How to Get a Handle on Your Holiday Depression

As someone who has depression, which gets significantly worse during the holidays, I basically want to hole up in my apartment between Thanksgiving and New Year’s Day and skip all that jolly crap. Unfortunately, that’s not an option, so I spoke with several mental health professionals about why the holidays can be especially rough for people, and what we can do to cope.

For starters, we are told repeatedly — even in song — the holidays are “the most wonderful time of the year.” We see impossibly happy people in Hallmark movies and ads featuring smiling friends and families, and if what we’re feeling doesn’t match up to that, it makes us feel worse. And the days are short and dark.

“While the holidays can be a wonderfully festive time, for those who are sad or depressed, they can also be more difficult as they look around and see others who are happy and received messages about how they should be happy but may just not be feeling that way themselves,” Dr. Jephtha Tausig, a New York City-based clinical psychologist, tells SheKnows. “This can lead to anxiety and more depression.”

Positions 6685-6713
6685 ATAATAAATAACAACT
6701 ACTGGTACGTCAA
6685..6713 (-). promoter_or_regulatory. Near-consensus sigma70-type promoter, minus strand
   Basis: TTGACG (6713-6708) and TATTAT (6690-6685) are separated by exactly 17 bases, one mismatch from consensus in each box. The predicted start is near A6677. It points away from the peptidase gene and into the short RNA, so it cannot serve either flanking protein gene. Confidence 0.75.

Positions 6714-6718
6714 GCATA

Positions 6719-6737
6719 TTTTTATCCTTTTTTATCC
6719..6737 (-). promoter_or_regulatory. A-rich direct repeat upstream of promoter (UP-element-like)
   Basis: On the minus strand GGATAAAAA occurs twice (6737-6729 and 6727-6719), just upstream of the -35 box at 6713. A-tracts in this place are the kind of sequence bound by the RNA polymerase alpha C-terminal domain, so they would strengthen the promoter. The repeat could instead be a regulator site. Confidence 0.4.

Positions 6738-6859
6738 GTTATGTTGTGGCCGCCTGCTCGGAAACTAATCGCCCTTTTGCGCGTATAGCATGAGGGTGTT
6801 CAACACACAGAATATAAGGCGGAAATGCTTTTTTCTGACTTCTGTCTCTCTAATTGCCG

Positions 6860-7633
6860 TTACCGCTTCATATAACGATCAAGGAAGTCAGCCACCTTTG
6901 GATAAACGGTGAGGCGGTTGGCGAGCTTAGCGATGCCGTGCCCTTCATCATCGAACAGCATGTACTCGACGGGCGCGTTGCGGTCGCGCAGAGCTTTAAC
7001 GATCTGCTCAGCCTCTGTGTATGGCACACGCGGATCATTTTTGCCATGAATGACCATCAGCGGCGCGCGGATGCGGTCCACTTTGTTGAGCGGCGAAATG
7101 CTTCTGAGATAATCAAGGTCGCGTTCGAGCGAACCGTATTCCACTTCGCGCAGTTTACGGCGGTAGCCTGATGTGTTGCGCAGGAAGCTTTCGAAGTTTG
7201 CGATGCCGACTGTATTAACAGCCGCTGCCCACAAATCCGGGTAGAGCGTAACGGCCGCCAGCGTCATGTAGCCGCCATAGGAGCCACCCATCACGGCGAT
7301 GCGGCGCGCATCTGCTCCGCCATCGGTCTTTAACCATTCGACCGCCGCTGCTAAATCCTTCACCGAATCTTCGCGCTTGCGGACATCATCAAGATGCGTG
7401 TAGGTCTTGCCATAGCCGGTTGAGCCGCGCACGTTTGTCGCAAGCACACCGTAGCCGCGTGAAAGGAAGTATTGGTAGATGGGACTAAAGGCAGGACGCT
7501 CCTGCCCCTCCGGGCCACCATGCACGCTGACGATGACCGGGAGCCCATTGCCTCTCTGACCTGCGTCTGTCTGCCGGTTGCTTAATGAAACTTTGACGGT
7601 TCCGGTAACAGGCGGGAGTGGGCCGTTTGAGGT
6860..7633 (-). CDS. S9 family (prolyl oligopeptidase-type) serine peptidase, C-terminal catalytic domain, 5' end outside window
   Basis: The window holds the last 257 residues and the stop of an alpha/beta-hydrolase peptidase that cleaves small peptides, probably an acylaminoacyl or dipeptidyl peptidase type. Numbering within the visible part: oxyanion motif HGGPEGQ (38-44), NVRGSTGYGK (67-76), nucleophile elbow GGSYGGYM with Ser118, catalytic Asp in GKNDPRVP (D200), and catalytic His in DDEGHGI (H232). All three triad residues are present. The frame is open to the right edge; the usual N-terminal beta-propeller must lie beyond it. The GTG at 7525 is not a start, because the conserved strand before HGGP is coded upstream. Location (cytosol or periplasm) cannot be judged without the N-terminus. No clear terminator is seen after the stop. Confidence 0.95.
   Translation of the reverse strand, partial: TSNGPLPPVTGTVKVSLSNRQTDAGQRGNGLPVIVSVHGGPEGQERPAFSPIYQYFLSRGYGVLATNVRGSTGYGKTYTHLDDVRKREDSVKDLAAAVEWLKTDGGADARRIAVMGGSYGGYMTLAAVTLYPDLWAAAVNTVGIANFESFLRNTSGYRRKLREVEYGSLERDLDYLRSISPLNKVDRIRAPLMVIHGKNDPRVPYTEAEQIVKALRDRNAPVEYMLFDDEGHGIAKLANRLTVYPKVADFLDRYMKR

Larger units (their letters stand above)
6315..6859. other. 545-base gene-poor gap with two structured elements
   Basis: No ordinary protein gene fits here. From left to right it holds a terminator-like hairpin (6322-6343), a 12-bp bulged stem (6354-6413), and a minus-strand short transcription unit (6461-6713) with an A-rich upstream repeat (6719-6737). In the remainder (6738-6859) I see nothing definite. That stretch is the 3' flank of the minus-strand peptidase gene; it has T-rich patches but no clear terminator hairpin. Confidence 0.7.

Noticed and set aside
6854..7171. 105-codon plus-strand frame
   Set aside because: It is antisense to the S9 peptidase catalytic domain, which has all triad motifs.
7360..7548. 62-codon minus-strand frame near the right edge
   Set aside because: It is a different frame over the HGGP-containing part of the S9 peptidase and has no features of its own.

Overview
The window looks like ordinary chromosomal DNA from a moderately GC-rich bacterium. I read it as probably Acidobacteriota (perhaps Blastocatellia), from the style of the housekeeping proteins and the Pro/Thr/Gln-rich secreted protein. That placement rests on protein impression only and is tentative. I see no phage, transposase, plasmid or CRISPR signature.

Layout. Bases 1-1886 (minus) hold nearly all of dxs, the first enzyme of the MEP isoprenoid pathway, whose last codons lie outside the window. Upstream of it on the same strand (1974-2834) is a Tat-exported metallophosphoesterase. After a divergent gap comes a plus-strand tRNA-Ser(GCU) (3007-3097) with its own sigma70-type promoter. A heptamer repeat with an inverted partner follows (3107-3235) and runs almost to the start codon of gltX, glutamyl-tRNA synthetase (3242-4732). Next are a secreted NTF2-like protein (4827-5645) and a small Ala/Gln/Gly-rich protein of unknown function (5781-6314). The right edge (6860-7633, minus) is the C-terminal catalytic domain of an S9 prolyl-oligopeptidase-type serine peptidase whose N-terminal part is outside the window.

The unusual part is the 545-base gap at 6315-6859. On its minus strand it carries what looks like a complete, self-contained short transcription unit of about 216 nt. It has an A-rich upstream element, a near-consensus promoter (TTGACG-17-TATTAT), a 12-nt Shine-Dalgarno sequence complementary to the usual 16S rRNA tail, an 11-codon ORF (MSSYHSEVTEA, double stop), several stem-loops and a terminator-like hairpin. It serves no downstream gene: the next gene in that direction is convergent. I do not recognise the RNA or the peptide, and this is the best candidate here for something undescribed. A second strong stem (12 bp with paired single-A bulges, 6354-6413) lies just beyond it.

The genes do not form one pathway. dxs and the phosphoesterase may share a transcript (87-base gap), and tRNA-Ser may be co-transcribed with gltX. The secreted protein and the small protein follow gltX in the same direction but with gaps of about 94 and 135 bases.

Nele Van Cauteren, a mental health and mindfulness expert, also tells SheKnows that when you’re depressed, you might be harsher toward yourself, thinking you will never be happy or getting stuck in comparison and feeling like a loser.

The holidays also come at the end of the year, when we’re reflecting on what we have and haven’t been able to achieve, Kinsey McManus, director of client services at the National Alliance on Mental Illness, NYC Metro tells SheKnows.

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